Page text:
Irony about Ayushmann Khurrana's new film
Article 15, based on a rape & murder in the heartlands, tries initiating viewers to sordid truths. However, do such films reach their intended audience?
Ayushmann Khurrana plays a cop in the hardhitting Article 15
The film is said to be based on the Badaun gangrape of 2014
The film also looks at gender and caste politics in the heartlands
The first trailer of the upcoming Ayushmann Khurrana-starrer, Article 15, has looked promising. Beyond the caste-driven controversy the trailer has already garnered, it suggests director Anubhav Sinha is ready with yet another uncompromising drama based on reality after last year’s Mulk. The plot of Article 15 bears resemblance to the 2014 Badaun gangrape and murder case, and the crime thriller is an effort to use that brutal incident to dissect caste and gender disparity in the heartlands. The trailer, which crossed 10 million YouTube views in just three days, has roused interest on social media.
Therein lies the irony. Article 15, like Mulk, or dozens of other well-meaning efforts that Bollywood is attempting lately, will invariably struggle while reaching out to the core audience where its message actually needs to be delivered.
Let’s face the awful truth. Sinha’s film, no matter how accomplished a piece of work it may turn out to be, is ultimately marketed to cater to a small section of the urban multiplex crowd that reacts positively such tales of realism. The film has been budgeted keeping in mind that notion, and — given the fact that crossover star Khurrana essays his first-ever cop role in Article 15 — it is clearly making no attempt to reach out to the grassroots market. The film is likely to stick to a restricted distribution and exhibition pattern in the B and C centres, and the producers will be happy counting quick returns after a (probable) good show among an audience base that is already aware of these societal maladies through news reports.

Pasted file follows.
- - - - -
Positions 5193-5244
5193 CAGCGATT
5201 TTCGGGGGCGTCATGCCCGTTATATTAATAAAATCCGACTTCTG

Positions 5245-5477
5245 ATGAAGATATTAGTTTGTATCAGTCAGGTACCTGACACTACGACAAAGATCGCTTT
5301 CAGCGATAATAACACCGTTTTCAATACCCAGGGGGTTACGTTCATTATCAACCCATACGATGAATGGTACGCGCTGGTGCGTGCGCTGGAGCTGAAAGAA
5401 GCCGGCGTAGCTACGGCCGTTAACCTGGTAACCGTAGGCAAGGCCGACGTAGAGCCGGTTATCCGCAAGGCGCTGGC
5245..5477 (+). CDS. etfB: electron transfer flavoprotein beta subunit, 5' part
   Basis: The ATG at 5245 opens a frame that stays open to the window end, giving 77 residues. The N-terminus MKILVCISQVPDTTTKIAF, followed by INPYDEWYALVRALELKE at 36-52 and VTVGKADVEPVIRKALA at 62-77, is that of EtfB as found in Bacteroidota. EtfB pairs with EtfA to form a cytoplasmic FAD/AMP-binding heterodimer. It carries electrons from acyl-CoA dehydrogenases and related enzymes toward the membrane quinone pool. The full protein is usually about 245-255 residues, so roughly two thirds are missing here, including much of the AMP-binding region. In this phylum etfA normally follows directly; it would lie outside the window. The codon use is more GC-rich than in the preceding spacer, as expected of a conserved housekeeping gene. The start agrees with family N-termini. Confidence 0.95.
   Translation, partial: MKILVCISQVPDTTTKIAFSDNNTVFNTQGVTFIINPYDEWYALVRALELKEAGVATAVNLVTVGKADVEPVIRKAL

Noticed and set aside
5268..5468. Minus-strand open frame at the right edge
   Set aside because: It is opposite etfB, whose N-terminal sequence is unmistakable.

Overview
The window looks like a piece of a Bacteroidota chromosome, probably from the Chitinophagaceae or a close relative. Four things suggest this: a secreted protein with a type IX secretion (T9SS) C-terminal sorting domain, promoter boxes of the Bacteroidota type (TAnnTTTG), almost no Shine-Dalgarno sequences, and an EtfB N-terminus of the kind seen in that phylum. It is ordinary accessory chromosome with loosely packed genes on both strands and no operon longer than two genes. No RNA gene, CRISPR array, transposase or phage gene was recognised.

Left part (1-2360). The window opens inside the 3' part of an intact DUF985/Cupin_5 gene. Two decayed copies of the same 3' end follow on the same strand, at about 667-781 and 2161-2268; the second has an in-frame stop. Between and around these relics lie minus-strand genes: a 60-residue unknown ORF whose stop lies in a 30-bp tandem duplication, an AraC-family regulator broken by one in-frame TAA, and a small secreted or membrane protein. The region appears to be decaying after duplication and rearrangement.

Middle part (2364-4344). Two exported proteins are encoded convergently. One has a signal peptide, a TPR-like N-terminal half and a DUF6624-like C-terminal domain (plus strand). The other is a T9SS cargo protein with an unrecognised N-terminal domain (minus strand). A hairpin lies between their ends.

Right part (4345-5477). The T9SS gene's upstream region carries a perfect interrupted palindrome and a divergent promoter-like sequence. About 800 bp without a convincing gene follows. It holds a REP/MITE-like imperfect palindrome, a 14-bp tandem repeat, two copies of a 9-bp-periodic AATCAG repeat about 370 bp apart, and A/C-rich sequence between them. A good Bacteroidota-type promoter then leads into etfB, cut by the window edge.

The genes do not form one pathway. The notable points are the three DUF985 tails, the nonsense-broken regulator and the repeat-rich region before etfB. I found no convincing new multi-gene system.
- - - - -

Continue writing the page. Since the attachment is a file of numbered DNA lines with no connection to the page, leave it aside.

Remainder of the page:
Of course, Bollywood cannot stop initiating such efforts because of this. What the industry needs to do is to devise better ways to take such films to the grassroots market. Participation of commercial superstars could help — although the massive weight of image such actors carry on their shoulder could become a hurdle. All the same, the makers of Article 15 have tried to hitch a ride on the superstardom bandwagon by attaching the film’s theatrical trailer with the Salman Khan-Katrina Kaif biggie, Bharat. That, however, may not be enough to get Salman or Katrina’s fans to come and watch their grim film.
The more pertinent effort must, perhaps, come from the film trade. Multiplexes have changed viewing patterns in A-centres of India by letting smaller theatres accommodate films such as Article 15, which bank on hardhitting and realistic content. However, even though multiplexing is gradually replacing single screens in B and C centres, the form of exhibition has not wholly managed to change audience mindsets in these places, since even multiplex screens in smaller towns continue to be dominated by big-ticket Bollywood and dubbed Hollywood potboilers.
Khurrana in his debut cop act will be gunning to change that system.
Subscribe to Moneycontrol Pro at ₹499 for the first year. Use code PRO499. Limited period offer. *T&C apply
Sardool Sikander had recently tested positive for coronavirus and was being treated for kidney damage in Punjab
Chandigarh Kare Aashiqui is directed by Abhishek Kapoor and co-produced by T-series and Guy In the Sky Pictures.
Anek marks Anubhav Sinha and Ayushmann Khurrana's second collaboration after the 2019 social drama Article 15.